The second talk is It is Better to Look Up, (video - for text version, click here) by Elder Carl B. Cook

I will write idividual entries for these talks later.

Something strange happened to me in the past week, and I'll blame it on Elder Bednar's talk "The Hearts of the Children Shall Turn" (video - for text version, click here). I am now zealous to pursue my family history work. More than that, however, is I very much want to help the adults in my ward (or stake even) who may be intimidated by or unfamiliar with technology. Elder Bednar specifically asked the youth to do so, but I want to do so as well. In fact, ideally I'd like to work with the youth and then team with them to help those who are less technologically savvy.

I was so excited that I went to look at the church's resources for family history work - including the one Elder Bednar mentioned that is for the youth - and spent far more hours than I intended or even had the time to spend.

(Go to to discover your family tree and to discover your family records)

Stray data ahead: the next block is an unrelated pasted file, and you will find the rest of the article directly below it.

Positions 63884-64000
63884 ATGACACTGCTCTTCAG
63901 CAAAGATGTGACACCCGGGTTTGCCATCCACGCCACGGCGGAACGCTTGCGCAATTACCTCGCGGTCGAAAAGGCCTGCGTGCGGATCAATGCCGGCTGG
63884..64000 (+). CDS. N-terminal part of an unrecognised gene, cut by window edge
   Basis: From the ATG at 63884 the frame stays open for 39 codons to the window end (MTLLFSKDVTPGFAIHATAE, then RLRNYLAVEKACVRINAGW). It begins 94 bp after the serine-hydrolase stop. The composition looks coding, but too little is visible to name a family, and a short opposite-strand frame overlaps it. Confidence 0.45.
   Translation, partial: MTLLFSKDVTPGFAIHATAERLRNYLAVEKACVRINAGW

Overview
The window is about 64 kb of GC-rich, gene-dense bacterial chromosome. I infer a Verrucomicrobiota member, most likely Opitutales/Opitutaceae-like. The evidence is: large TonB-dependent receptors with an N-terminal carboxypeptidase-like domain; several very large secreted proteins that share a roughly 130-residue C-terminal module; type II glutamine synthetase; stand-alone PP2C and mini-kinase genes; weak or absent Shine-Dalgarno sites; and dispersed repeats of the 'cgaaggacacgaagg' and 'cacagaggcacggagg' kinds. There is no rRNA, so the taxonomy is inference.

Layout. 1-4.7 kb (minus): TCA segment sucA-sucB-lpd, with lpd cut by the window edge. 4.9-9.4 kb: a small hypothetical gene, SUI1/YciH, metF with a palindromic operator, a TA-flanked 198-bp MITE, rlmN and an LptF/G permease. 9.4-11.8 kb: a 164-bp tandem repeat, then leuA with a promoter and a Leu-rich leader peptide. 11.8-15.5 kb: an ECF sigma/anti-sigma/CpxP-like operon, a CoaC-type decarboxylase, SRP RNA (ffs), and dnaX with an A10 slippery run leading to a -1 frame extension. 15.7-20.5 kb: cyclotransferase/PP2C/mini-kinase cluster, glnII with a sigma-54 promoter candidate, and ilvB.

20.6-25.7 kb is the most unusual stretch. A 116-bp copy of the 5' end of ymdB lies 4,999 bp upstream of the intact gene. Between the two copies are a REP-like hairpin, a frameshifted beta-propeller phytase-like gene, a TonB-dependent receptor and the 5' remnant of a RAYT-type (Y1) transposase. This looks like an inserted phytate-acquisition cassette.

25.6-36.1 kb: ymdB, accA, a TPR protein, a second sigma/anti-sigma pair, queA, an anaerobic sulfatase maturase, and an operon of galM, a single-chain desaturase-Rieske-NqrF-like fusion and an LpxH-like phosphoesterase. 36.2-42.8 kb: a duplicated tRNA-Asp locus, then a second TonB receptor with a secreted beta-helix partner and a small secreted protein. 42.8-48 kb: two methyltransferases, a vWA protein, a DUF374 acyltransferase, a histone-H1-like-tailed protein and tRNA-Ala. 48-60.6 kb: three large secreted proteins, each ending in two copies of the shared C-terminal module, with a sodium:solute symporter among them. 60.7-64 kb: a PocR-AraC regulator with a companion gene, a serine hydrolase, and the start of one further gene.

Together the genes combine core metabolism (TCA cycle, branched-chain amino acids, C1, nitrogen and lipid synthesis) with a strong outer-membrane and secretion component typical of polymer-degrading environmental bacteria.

I have a meeting planned with my bishop tonight to talk about something else, but I do plan to offer my help in working with those whith less technology knowledge when we meet.

I just can't believe how excited I am about this. I have never been this excited. It's probably a good thing. The brother who was doing all of our family history work has not touched it, as far as I can tell, in years. My other brother was working on our father's line (since we have very little information) but I'm not sure how much time he has now with his new job often him keeping late.

I hope I can keep this fire burning.
I have not used this blog as much as I had hoped. Though many wonderfully spiritual things have happened to me in these past several months, I am - for some reason - having a difficult time articulating those experiences both verbally and in written word.

I THINK I may be able to post about some of the talks our church leaders gave during last weekend's (October 1-2) general conference. I need to do a few other things first though.
Texas Pastor, Reverend Robert Jeffress and "conservative christian activist" Bryan Fischer, during the Values Voters Summit in Washington DC, claimed that members of The Church of Jesus Christ of Latter-Day Saints (Mormons) were not Christian and referred to the church as a cult.

Here is the church's response to those allegations.

I think this article and the link within address this issue far better than I ever could so I leave you to follow the link to make the decision yourself about whether or not Mormons are christian and whether or not they are a cult.